Alam Kuh, also transliterated as Alam Kooh (Persian: علم کوه) is a mountain in the Alborz mountains range in the north of Iran between Tehran and the Caspian sea, forming a peak of the Takht-e Suleyman Massif. At 4,850 m high, it is the second highest peak in Iran, only to Mount Damavand at 5,671 m. The 800 m high steep granite north face provides some of the most difficult and interesting mountaineering routes in the country and the climbs rank alongside major climbing routes in the European Alps. In addition to local climbers, the north face attracts European climbing teams, the first known ascent being by a German party Gorter/Steinauer in 1936 up the north west ridge. Subsequently French and Polish teams established other routes on the north face during the 1960’s and 1970, these being multi-day routes of high Alpine standard and a British team followed in 1978.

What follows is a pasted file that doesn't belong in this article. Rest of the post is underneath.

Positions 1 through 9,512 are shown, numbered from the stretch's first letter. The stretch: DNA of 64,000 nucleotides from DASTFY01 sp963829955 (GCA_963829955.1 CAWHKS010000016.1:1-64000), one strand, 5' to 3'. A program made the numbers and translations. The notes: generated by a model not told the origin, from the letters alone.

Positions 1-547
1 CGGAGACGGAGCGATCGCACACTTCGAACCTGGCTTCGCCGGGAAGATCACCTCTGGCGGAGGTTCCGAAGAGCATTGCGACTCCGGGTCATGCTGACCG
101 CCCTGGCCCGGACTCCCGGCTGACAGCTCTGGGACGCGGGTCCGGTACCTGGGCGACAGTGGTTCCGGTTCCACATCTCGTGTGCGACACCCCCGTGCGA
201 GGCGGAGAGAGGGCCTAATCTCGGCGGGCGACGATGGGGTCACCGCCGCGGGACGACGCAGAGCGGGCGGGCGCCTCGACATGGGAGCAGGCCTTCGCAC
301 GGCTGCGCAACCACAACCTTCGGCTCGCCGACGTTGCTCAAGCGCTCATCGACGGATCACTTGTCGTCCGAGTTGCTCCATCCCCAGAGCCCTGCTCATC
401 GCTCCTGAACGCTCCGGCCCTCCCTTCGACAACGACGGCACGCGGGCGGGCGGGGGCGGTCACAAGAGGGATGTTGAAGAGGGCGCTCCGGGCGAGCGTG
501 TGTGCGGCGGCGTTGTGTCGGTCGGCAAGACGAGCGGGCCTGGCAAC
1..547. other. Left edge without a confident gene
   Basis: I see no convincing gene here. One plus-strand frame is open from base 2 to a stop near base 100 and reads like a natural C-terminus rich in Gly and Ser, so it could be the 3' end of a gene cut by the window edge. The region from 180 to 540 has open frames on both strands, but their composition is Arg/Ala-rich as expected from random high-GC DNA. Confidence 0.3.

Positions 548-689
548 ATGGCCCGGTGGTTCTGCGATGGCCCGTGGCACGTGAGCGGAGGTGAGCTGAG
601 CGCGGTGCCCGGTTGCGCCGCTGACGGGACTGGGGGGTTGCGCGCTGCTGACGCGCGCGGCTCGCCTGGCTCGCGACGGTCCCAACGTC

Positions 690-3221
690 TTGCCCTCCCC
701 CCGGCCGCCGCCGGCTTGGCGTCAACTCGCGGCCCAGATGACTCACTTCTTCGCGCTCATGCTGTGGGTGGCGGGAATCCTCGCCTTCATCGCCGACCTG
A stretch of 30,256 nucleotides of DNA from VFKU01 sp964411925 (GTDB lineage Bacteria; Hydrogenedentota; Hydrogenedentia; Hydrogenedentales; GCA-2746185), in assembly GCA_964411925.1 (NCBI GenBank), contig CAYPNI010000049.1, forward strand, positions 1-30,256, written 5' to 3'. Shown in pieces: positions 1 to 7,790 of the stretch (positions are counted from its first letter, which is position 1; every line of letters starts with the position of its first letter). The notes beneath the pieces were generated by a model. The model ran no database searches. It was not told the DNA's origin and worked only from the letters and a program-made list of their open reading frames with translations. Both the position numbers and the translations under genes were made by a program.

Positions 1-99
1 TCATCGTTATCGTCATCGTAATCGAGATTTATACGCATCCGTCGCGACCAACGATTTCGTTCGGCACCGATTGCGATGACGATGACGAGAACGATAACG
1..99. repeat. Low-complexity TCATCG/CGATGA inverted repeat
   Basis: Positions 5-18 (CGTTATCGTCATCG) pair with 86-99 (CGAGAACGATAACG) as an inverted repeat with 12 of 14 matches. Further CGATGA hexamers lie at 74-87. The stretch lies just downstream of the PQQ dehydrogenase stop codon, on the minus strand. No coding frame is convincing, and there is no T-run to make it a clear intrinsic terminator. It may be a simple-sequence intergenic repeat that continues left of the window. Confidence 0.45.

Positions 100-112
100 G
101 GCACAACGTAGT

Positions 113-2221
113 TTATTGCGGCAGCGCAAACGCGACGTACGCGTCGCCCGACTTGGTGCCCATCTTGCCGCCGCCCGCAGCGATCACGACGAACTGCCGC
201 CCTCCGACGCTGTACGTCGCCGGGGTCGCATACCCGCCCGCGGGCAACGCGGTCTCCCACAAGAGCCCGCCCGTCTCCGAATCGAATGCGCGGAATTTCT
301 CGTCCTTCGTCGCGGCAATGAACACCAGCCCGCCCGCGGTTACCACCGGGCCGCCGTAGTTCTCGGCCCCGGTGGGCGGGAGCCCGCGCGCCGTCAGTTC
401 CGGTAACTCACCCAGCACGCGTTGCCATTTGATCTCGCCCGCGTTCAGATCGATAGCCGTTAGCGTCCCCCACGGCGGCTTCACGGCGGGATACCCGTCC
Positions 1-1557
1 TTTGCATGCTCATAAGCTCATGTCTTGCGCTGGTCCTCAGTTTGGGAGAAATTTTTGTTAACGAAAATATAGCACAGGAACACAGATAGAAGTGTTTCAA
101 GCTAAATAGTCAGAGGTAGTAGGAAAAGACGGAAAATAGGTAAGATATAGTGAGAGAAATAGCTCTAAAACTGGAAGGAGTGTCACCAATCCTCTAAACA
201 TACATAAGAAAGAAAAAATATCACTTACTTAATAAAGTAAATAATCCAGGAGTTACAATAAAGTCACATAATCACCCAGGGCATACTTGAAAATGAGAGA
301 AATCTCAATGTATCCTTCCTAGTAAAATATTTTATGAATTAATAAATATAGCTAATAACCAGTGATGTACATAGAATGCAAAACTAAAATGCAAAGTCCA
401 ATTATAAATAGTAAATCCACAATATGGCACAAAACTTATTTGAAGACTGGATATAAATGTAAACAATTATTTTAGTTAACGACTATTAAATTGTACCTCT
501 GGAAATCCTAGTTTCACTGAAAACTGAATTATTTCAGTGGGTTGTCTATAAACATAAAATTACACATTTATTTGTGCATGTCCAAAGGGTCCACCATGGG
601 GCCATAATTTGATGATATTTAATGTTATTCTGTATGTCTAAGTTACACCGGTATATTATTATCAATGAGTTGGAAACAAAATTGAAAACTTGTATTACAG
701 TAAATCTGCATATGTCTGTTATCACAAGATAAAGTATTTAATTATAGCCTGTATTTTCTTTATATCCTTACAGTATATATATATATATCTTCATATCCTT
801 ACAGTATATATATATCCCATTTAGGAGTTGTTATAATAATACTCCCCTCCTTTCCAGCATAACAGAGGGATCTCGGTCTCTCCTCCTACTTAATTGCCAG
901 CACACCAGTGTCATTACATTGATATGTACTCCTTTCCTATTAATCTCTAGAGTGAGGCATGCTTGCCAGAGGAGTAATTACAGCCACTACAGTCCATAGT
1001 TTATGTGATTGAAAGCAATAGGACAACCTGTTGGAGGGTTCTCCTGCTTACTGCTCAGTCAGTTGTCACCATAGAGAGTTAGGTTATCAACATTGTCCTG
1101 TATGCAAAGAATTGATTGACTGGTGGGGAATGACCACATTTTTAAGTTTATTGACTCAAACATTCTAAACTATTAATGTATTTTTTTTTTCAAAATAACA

Most of the fixed ropes were damaged severely during a major earthquake and consequent rockfall in 2003. The mountain was closed to the climbers for some months because the hazard of rockfall and loose cables.
The mountain range supports permanent snow and glaciers and although the southern slopes of the range tend to be dry and barren the northern valleys leading to the Caspian Sea (which offer the best approaches to the mountains) are wet and lush with vegetation